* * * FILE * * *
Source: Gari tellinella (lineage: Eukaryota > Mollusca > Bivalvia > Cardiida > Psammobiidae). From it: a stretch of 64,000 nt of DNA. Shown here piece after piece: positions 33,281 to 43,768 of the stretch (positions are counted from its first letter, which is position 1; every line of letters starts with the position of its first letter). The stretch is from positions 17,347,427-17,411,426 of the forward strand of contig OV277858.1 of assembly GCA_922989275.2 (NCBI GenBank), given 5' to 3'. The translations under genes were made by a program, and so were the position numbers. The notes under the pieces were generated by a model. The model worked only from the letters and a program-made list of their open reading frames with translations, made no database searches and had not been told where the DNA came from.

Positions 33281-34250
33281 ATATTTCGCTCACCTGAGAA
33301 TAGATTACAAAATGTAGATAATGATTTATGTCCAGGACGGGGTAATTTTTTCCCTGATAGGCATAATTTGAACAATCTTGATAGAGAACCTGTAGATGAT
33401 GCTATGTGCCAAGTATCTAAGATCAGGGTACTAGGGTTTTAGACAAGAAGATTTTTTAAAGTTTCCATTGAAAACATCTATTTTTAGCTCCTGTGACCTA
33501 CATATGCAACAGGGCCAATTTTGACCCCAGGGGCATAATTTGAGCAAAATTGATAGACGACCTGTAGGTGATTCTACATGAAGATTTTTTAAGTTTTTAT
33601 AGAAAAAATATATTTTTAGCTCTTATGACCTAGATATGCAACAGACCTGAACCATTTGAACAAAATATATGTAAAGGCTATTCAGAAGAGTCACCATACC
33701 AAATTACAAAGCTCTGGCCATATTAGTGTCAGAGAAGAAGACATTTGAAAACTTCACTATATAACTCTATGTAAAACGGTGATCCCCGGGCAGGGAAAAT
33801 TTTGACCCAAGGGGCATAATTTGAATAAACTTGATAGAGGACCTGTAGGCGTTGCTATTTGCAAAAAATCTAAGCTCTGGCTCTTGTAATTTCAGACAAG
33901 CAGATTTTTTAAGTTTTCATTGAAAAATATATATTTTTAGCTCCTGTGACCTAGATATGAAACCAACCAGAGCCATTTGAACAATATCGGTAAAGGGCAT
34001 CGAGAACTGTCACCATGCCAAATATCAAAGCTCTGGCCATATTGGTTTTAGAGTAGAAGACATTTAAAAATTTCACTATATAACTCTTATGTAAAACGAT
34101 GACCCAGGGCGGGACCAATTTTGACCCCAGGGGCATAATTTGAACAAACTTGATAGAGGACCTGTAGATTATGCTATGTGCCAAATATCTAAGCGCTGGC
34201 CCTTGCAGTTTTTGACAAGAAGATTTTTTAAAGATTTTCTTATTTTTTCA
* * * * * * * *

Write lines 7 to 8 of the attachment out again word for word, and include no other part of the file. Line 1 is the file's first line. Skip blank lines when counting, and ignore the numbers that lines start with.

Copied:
33601 AGAAAAAATATATTTTTAGCTCTTATGACCTAGATATGCAACAGACCTGAACCATTTGAACAAAATATATGTAAAGGCTATTCAGAAGAGTCACCATACC
33701 AAATTACAAAGCTCTGGCCATATTAGTGTCAGAGAAGAAGACATTTGAAAACTTCACTATATAACTCTATGTAAAACGGTGATCCCCGGGCAGGGAAAAT